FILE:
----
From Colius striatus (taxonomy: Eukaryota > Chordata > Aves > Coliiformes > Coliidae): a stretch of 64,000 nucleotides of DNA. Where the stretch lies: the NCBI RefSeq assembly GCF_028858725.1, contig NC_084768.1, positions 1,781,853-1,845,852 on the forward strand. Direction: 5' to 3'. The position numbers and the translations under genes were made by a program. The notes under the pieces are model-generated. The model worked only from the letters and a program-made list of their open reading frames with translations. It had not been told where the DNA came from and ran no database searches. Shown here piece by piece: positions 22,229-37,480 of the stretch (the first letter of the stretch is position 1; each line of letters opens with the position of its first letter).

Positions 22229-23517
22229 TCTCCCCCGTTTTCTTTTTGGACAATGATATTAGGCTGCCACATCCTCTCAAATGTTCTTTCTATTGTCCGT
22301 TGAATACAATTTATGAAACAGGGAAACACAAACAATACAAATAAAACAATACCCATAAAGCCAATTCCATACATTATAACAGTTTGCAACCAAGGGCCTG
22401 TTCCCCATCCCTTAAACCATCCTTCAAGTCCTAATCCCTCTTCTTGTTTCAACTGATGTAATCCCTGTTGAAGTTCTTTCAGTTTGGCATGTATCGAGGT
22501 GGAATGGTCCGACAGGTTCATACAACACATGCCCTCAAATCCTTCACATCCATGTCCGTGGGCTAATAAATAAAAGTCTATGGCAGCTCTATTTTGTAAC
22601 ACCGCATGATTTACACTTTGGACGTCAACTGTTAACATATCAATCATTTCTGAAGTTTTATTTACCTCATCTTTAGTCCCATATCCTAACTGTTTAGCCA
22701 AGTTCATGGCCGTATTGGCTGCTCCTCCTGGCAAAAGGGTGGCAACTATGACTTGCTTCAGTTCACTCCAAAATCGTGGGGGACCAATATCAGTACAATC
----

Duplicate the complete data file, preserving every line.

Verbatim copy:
From Colius striatus (taxonomy: Eukaryota > Chordata > Aves > Coliiformes > Coliidae): a stretch of 64,000 nucleotides of DNA. Where the stretch lies: the NCBI RefSeq assembly GCF_028858725.1, contig NC_084768.1, positions 1,781,853-1,845,852 on the forward strand. Direction: 5' to 3'. The position numbers and the translations under genes were made by a program. The notes under the pieces are model-generated. The model worked only from the letters and a program-made list of their open reading frames with translations. It had not been told where the DNA came from and ran no database searches. Shown here piece by piece: positions 22,229-37,480 of the stretch (the first letter of the stretch is position 1; each line of letters opens with the position of its first letter).

Positions 22229-23517
22229 TCTCCCCCGTTTTCTTTTTGGACAATGATATTAGGCTGCCACATCCTCTCAAATGTTCTTTCTATTGTCCGT
22301 TGAATACAATTTATGAAACAGGGAAACACAAACAATACAAATAAAACAATACCCATAAAGCCAATTCCATACATTATAACAGTTTGCAACCAAGGGCCTG
22401 TTCCCCATCCCTTAAACCATCCTTCAAGTCCTAATCCCTCTTCTTGTTTCAACTGATGTAATCCCTGTTGAAGTTCTTTCAGTTTGGCATGTATCGAGGT
22501 GGAATGGTCCGACAGGTTCATACAACACATGCCCTCAAATCCTTCACATCCATGTCCGTGGGCTAATAAATAAAAGTCTATGGCAGCTCTATTTTGTAAC
22601 ACCGCATGATTTACACTTTGGACGTCAACTGTTAACATATCAATCATTTCTGAAGTTTTATTTACCTCATCTTTAGTCCCATATCCTAACTGTTTAGCCA
22701 AGTTCATGGCCGTATTGGCTGCTCCTCCTGGCAAAAGGGTGGCAACTATGACTTGCTTCAGTTCACTCCAAAATCGTGGGGGACCAATATCAGTACAATC